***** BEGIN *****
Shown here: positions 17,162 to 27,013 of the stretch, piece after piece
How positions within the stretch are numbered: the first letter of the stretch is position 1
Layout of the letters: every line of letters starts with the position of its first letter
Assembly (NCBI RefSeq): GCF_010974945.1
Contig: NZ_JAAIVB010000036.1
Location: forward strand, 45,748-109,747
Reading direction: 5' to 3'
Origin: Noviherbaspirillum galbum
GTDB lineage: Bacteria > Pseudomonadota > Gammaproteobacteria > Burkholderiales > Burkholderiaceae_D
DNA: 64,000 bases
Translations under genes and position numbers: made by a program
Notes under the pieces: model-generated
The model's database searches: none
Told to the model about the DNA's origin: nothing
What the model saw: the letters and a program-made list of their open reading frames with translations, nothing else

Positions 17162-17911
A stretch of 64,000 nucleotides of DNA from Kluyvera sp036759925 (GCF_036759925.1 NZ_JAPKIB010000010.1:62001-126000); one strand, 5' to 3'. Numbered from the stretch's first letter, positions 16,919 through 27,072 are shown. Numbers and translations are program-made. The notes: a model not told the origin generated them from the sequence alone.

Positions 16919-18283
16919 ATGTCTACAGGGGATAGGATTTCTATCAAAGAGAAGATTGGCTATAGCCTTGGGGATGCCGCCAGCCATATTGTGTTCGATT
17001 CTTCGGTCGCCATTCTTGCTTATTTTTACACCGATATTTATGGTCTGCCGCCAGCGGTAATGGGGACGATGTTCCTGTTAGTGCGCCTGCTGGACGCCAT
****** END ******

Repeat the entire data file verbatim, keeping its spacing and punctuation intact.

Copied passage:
Shown here: positions 17,162 to 27,013 of the stretch, piece after piece
How positions within the stretch are numbered: the first letter of the stretch is position 1
Layout of the letters: every line of letters starts with the position of its first letter
Assembly (NCBI RefSeq): GCF_010974945.1
Contig: NZ_JAAIVB010000036.1
Location: forward strand, 45,748-109,747
Reading direction: 5' to 3'
Origin: Noviherbaspirillum galbum
GTDB lineage: Bacteria > Pseudomonadota > Gammaproteobacteria > Burkholderiales > Burkholderiaceae_D
DNA: 64,000 bases
Translations under genes and position numbers: made by a program
Notes under the pieces: model-generated
The model's database searches: none
Told to the model about the DNA's origin: nothing
What the model saw: the letters and a program-made list of their open reading frames with translations, nothing else

Positions 17162-17911
A stretch of 64,000 nucleotides of DNA from Kluyvera sp036759925 (GCF_036759925.1 NZ_JAPKIB010000010.1:62001-126000); one strand, 5' to 3'. Numbered from the stretch's first letter, positions 16,919 through 27,072 are shown. Numbers and translations are program-made. The notes: a model not told the origin generated them from the sequence alone.

Positions 16919-18283
16919 ATGTCTACAGGGGATAGGATTTCTATCAAAGAGAAGATTGGCTATAGCCTTGGGGATGCCGCCAGCCATATTGTGTTCGATT
17001 CTTCGGTCGCCATTCTTGCTTATTTTTACACCGATATTTATGGTCTGCCGCCAGCGGTAATGGGGACGATGTTCCTGTTAGTGCGCCTGCTGGACGCCAT